Laura Coxson: And I think it helped because she’s so close to it, but her own filmmaking style tends not to be documentary. It’s more like fiction and these fantasy stories that are amazing in their own right, but they’re not documentary.
You establish that Flynn has a complicated relationship with cameras because of this – his mother’s way of interacting with him was often filming him and of course, you’re meeting him at a time when there’s an explosion of attention from the media. So what’s it like for you to bring a camera into that situation?
Cameron Yates: For me, it was really important when I first started filming to focus on his cooking and focus on the kitchen. The first thing I filmed was this pop-up that [Flynn] did at this restaurant in Beverly Hills and it was all focused on his preparation from the days ahead leading up to the dinners. And when I requested to put a microphone on his mother, there was definitely a little bit of like a “Ooh, why is my mom getting mic’d up for this dinner too?” And I [said], “Well, she’s the manager of the pop-up and she’s hosting the dinner.” But it was interesting. Every trip I went back I got a little more access to film at their home and to film different things, but it was really important to get the focus on the food first and foremost and then just develop that relationship over the years.
Was it difficult to shoot in the tight space of a kitchen, whether it’s in a home kitchen or in a restaurant?
Cameron Yates: Yes, it’s quite difficult. Luckily, the kitchen we ended up doing most of the filming in New York was a bit bigger than some. We actually experimented around with trying to use GoPros and other cameras that we put in different places around the kitchen to film dishes, but here’s one restaurant specifically in L.A. where there was a foot behind him and the chef’s counter [at all times], so it was quite the challenge. Our [cinematographer] Paul Yee, who we worked with in New York really figured out ways to get around that – to not be in the way of the action, but also to have [Flynn] forget that you were there. That’s the one thing I’ll say about Flynn is that when he is in the kitchen and he’s focusing, everything else fades away and you get to be a kind of fly on the wall.
Laura Coxson: It also helped that Cameron and Paul are good chefs themselves and understand cooking a little bit. When Cameron was filming [Flynn] in his pop-up in New York, it was so dark and loud – not optimal conditions – but he managed to still get some really good footage.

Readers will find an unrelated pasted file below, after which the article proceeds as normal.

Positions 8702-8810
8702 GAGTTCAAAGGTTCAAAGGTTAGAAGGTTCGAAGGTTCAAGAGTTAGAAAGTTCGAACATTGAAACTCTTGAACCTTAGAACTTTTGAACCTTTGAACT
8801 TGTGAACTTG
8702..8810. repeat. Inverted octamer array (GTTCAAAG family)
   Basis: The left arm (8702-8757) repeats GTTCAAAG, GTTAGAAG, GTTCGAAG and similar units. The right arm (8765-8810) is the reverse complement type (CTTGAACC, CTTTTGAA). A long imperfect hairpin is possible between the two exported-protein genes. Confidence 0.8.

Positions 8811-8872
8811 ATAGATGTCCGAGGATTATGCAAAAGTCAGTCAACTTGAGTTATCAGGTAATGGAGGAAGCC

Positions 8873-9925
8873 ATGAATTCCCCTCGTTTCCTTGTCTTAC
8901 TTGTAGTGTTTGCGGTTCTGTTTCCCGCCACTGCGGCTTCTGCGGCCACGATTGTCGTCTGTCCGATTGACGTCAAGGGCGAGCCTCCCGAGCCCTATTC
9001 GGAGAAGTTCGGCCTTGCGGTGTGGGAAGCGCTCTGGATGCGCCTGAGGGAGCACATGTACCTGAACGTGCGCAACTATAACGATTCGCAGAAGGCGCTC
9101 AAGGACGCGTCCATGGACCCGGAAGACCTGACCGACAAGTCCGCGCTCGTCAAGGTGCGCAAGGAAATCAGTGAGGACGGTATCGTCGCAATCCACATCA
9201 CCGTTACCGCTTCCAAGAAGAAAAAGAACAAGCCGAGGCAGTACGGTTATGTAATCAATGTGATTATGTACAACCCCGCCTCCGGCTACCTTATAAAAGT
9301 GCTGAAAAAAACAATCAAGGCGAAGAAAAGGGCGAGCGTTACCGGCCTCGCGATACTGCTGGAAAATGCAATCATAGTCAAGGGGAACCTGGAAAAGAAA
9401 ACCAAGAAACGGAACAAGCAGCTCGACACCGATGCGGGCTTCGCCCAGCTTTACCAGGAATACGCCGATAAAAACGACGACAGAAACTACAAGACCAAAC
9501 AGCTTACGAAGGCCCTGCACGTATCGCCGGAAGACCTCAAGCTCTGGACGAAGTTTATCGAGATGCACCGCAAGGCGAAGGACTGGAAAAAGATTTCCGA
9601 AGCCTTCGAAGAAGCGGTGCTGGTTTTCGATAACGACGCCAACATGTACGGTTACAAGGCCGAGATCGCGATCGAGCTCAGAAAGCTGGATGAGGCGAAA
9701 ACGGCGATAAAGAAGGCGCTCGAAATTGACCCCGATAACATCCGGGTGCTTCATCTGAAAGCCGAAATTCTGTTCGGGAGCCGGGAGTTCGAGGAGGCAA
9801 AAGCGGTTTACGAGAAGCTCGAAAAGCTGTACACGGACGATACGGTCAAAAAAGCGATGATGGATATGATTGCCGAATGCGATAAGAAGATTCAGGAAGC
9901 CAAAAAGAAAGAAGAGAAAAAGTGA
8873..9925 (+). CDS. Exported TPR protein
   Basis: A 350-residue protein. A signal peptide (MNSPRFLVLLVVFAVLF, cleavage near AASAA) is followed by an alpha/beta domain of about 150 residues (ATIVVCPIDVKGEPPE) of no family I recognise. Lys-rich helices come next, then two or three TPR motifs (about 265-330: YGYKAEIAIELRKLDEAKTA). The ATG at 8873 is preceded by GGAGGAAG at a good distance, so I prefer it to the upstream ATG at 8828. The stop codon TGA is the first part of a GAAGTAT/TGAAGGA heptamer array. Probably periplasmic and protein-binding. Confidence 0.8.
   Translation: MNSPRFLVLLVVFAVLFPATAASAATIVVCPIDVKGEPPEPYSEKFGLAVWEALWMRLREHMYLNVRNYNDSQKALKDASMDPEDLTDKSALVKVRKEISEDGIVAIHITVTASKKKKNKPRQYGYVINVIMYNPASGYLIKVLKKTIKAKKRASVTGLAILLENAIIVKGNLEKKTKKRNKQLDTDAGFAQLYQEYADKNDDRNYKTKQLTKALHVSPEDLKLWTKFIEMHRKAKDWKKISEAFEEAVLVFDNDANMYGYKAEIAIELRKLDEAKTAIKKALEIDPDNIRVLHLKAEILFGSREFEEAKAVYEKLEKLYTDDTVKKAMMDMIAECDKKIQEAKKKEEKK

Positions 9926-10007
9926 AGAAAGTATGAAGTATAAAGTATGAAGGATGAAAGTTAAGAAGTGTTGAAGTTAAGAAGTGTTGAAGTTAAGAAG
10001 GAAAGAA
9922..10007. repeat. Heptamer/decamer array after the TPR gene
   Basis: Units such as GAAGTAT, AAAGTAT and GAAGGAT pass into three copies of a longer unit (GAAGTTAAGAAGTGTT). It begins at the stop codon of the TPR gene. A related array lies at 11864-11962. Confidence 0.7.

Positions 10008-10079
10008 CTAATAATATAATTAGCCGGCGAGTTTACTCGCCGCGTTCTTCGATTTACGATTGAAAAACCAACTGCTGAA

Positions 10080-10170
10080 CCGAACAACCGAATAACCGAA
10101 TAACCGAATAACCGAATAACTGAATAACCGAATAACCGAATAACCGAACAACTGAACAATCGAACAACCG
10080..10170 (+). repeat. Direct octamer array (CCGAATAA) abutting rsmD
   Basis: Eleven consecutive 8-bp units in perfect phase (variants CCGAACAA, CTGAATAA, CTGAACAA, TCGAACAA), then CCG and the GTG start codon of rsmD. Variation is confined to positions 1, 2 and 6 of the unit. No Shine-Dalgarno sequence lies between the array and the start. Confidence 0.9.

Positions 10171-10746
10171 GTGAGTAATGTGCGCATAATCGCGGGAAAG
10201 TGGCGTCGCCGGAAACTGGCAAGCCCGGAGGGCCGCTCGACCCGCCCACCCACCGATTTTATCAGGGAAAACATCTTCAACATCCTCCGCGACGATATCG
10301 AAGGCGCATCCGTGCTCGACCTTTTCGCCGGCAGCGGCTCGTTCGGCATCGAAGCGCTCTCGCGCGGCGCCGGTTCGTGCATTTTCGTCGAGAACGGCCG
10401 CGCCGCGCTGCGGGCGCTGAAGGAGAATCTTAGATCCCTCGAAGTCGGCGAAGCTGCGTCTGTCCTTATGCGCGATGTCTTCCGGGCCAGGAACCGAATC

One of the very cool things about the film is how much of it you tell through sound – there’s voiceover from Meg and Flynn, but you also suggest the frenzy around Flynn with all these interviews you hear but don’t see. How did that evolve as the style for the film?
Laura Coxson: It really was an evolution. Cameron knew he didn’t want a straight-up talking heads kind of a situation, but with the [visual] material we had and the interviews we had, it paired really nicely. It was something we worked on with Hannah [Buck], our editor, to get right, figuring out how to make the voiceover work and feel natural and also not have talking heads interviews taking you out of it. We also had the wonderful opportunity to work with Leslie Shatz, who just did an incredible job with the sound mix and design. Everything came alive [there] and it was exciting for us to watch our final DCP and hear what he had done so clearly.
Cameron Yates: At a certain point, we did have talking head interviews with both Meg and Flynn and it was pulling us out. We didn’t think we could tell the whole film solely through Meg’s footage and our footage, but we wanted them to be guiding us through the story, so it was just finding that balance and our editor definitely deserves the credit for that.
Was there always balance between the mother or son, or did the film ever tilt more towards one of their perspectives?
Laura Coxson: It’s been really interesting for us. We really just wanted the film to capture the way their relationship really is and for some reason, we were struggling through trying to get something that closely mirrored that. We did quite a few rough cut screenings, and from the get-go, I have been a huge Meg fan, but it was interesting seeing how people were reacting to her throughout it. People with kids tended to be much more sympathetic to her whereas I felt like a lot of people who weren’t parents were oddly not clicking with her.
Cameron Yates: I think it his people in different ways when they hear she took him out of school and allowed him to [concentrate on cooking while being homeschooled]. It’s a very nontraditional way of raising him, allowing him to create a test kitchen in his bedroom and really go to work at a young age. It’s obviously their decisions and their life, and I think we found a balance in the film.
This also speaks to a larger cultural theme of the time in which you caught Flynn when he seems to exemplify foodie culture – his rise comes as chefs have become celebrities and people take pictures of their plates to share on social media. Did you have idea what you were getting into on that front?
Cameron Yates: I definitely didn’t anticipate that when I first met them. I did realize he came up in a different age than I did, so as far as he was able to learn quite a bit through the internet [about] how to sous vide and all of these techniques he was able to use. He also already had a social media presence when I came in, but it really wasn’t until these articles started coming out on him and there was this debate about whether you’re a cook or a chef [that I realized] how big a part of the story that would end up being.
Laura Coxson: I would say the same. For a long time there’s been a real excitement about chefs and celebrity chefs and their personalities and who they are, but it’s interesting to me how one shakes that off and just consistently tries to get to the root of it – and in a way [Flynn] has. But we struggled with the best way to talk about that in the film as far as the kickback he got. He was getting a lot of chefs who worked the line for 10 years and count on that being the way that you do things [to run your own kitchen as a chef] and I really admire Flynn for pushing against that, still working really hard, but doing it differently. He also seems eager to maybe not be labeled and have his food speak for itself.